Monday, 14 December 2015

Guest Blog | Lend Me Your Ears

This post was written by Tim Bishop and originally posted on his Definitely Maybe blog. It has been reposted here with permission.

Hoa Binh Province
Christmas is coming and there’s no stopping it. Even here in Saigon the Vietnamese have started to embrace what has become an indulgent festival of consumption, celebrating the birth of Jesus Christ.

And, at this time every year, people like me pen blogs like this one, instigated to push a perspective your way. People like me who (you’ll soon enough not be surprised to read) have just spent half my week up in rural Vietnam, meeting local communities.

So, what’s the perspective I’m peddling ? Well, no doubt by the end of this post I will have worked it out…

Thursday, 5 November 2015

More than just microfinance | Helping poor farmers in the Philippines recover from disaster and build security for the future

This is Arlene Montejo, a small-scale farmer from the beautiful yet isolated mountain village of Sudlon II on the outskirts of Cebu City in the Philippines. Arlene, like millions of poor people around the world, relies solely on farming to generate an income and support her family. She grows a variety of vegetables including lettuces, cabbages, cucumbers and aubergines. When I met Arlene at her farm two weeks ago she told me that lettuce is the most popular item, selling an average of 300kg a week.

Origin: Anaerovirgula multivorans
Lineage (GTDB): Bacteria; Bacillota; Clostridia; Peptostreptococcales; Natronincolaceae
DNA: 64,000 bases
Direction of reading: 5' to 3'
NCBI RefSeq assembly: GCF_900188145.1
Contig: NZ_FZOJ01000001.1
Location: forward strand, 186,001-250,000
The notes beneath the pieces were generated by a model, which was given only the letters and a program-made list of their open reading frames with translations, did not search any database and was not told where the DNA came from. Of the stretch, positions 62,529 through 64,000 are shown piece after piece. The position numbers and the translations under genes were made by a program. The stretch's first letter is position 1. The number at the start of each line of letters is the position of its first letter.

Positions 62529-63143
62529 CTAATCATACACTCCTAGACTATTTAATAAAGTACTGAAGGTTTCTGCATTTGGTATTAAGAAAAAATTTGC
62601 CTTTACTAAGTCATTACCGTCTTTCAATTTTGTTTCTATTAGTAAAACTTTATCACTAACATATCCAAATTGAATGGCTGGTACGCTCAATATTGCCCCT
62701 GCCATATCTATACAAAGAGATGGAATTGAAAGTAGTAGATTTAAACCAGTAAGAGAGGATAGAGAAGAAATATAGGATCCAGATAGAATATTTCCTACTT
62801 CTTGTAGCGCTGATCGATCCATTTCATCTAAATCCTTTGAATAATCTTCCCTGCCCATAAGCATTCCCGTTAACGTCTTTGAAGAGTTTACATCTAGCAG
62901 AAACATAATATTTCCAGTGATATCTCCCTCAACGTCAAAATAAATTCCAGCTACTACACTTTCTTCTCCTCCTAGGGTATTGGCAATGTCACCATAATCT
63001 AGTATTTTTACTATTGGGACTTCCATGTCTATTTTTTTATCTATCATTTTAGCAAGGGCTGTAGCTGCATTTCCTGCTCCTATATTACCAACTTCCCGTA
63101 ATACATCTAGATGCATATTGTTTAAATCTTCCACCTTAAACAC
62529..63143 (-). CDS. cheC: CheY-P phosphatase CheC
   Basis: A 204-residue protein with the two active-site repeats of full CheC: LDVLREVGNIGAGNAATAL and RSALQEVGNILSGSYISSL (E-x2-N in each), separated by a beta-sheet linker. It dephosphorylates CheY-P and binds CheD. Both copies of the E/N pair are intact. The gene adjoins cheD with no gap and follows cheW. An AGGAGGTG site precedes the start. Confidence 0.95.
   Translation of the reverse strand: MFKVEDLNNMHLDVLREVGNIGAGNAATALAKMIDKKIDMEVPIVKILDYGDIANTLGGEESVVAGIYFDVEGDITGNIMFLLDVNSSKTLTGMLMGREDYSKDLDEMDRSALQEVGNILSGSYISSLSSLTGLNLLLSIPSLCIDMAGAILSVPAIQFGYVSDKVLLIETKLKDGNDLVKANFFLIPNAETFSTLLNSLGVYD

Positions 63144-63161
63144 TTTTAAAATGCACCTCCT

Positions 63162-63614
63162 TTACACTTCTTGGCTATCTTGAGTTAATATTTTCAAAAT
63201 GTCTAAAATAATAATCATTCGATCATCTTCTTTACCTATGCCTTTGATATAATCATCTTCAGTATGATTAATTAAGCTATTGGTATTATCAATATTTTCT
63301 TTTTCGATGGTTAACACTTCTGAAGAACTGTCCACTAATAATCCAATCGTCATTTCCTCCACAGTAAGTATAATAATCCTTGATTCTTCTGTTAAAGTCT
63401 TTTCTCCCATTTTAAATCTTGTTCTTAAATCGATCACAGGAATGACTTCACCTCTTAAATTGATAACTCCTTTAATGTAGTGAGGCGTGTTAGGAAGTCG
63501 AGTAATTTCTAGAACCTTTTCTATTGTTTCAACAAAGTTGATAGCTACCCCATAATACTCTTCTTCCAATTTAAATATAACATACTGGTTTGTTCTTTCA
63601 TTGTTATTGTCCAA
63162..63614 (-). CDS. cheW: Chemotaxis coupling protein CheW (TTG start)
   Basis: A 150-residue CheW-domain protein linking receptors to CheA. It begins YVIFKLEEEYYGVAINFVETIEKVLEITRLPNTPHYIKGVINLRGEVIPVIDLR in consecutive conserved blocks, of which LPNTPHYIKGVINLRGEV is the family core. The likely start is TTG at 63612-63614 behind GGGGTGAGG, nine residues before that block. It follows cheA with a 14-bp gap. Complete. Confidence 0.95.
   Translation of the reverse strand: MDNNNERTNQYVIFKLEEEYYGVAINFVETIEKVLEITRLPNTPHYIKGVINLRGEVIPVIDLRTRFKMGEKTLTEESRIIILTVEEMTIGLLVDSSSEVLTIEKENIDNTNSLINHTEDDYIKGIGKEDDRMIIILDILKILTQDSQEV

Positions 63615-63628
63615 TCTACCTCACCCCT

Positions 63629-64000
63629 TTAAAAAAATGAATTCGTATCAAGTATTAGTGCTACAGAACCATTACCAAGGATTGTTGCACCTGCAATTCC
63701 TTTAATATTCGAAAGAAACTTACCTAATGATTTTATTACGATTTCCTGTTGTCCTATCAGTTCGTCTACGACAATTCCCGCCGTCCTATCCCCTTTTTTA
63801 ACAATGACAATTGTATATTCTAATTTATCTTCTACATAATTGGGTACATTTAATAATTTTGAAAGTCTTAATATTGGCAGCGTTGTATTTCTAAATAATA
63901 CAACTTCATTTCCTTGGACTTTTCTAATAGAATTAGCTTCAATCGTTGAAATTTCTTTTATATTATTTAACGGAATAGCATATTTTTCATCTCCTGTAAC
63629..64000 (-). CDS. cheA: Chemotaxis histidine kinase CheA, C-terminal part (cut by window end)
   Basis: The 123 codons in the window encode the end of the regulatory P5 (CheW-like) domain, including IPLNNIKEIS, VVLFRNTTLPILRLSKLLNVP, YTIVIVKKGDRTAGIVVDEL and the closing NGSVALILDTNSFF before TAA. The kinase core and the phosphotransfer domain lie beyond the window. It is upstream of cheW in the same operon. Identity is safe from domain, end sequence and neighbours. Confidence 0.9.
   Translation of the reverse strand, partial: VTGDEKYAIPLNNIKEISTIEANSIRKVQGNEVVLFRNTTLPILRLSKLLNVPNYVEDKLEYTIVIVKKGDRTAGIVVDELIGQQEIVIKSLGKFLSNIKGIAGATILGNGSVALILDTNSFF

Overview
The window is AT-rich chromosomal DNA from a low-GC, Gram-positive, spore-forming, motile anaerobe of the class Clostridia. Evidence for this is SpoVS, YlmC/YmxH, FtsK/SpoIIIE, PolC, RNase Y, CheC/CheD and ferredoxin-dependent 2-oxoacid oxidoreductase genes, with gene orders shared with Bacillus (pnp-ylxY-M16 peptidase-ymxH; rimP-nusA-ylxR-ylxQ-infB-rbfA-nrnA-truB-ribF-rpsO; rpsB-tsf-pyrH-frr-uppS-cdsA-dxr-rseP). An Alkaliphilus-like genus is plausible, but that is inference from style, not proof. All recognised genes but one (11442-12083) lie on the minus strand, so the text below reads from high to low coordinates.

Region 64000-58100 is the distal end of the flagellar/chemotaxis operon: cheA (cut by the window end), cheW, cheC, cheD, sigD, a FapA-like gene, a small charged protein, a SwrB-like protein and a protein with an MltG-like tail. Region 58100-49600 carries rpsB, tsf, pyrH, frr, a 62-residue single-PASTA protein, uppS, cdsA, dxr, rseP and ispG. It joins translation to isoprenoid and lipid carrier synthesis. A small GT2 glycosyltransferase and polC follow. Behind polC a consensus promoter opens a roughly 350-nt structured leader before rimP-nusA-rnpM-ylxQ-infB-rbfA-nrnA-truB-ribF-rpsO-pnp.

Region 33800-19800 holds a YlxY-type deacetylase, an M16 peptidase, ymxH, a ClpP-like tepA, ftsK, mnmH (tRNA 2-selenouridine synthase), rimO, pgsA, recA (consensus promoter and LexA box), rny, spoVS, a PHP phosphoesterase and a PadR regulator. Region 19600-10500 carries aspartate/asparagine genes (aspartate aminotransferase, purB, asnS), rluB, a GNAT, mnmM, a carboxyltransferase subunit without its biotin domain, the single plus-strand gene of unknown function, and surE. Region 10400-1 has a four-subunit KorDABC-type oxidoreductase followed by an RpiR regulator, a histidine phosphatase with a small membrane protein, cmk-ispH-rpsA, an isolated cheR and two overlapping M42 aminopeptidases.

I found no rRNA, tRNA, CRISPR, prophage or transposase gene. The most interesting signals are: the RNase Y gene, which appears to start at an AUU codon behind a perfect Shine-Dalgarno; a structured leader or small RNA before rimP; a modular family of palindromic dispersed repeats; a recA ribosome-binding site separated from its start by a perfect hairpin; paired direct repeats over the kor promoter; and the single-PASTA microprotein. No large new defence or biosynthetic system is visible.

Arelene Montejo, farming entrepreneur working with our partner in the Philippines

Wednesday, 4 November 2015

It’s Financial Inclusion 2020 Week – but what happened to microfinance?

This week you may notice a lot of online discussion and social media chatter about financial inclusion, and how we ensure that low- and moderate-income people around the world have access to a full suite of quality financial services. And while this conversation is important, and this week gives those of us working in the sector the opportunity to galvanise support and mobilise action, it dawned on me that some people might be wondering: “What ever happened to microfinance?”

Thursday, 15 October 2015

Better evidence means less poverty

The primary purpose of Lendwithcare is to help poor people to improve their lives through supporting them to access loans for their businesses. Do we actually have any evidence that this is happening? Certainly, we have a great deal of anecdotal evidence – in addition to the periodic updates that we receive from some of the microentrepreneurs that we have funded, each year my colleagues and I also visit and speak with hundreds of individuals and groups who Lendwithcare supports in 11 countries in Africa, Asia and Latin America. Although we do come across some persons for whom nothing much seems to have changed, more often than not they explain to us how access to loans over an extended period of time has enabled them to develop their businesses, stabilise or increase their incomes, increased their self-confidence, self-esteem and economic independence, make improvements to their homes, and sometimes as a result even spend more money in areas such as their children’s education and the health of their families.